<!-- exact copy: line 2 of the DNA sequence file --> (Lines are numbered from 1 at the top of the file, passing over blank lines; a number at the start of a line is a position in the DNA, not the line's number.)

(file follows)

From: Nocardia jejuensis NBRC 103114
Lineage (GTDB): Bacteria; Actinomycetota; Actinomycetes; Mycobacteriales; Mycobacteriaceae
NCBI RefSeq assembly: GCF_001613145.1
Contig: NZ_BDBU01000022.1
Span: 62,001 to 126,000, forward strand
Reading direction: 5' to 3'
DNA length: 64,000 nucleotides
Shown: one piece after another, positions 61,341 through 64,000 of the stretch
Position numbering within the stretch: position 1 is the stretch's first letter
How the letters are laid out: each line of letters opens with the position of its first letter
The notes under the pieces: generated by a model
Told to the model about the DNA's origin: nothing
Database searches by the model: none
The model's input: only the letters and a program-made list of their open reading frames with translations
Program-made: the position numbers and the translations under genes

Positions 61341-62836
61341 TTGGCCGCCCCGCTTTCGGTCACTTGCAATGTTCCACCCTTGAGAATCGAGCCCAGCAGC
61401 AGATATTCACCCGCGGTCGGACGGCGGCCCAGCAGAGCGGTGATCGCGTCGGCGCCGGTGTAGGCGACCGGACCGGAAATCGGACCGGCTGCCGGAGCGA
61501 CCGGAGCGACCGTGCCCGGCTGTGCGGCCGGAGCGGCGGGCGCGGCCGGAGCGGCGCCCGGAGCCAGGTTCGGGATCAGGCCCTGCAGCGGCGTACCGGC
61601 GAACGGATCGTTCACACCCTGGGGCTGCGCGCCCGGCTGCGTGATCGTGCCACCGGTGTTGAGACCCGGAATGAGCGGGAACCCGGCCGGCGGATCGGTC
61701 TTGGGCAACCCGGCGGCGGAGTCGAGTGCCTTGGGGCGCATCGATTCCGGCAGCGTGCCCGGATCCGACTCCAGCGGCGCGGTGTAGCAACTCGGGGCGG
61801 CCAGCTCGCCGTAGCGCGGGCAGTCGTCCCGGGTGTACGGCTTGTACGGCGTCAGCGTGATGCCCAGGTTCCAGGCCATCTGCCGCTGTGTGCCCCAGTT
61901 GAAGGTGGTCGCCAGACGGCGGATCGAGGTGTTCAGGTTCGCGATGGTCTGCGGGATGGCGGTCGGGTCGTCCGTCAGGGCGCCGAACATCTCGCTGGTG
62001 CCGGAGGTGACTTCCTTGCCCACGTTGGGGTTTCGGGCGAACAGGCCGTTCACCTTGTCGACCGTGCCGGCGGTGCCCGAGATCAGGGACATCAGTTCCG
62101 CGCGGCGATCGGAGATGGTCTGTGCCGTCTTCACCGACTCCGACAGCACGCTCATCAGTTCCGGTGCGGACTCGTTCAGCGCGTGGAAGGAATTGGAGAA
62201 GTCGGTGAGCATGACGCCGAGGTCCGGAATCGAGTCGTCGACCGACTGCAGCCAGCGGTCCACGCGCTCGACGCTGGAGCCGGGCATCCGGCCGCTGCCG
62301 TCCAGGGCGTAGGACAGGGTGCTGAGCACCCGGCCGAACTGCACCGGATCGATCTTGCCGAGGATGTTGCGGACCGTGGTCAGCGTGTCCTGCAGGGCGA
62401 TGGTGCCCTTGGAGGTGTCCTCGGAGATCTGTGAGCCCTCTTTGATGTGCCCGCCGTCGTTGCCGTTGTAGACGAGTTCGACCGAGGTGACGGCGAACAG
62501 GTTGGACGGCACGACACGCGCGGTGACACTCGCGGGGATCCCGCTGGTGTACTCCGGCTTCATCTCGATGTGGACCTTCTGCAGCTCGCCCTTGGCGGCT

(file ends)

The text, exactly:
Lineage (GTDB): Bacteria; Actinomycetota; Actinomycetes; Mycobacteriales; Mycobacteriaceae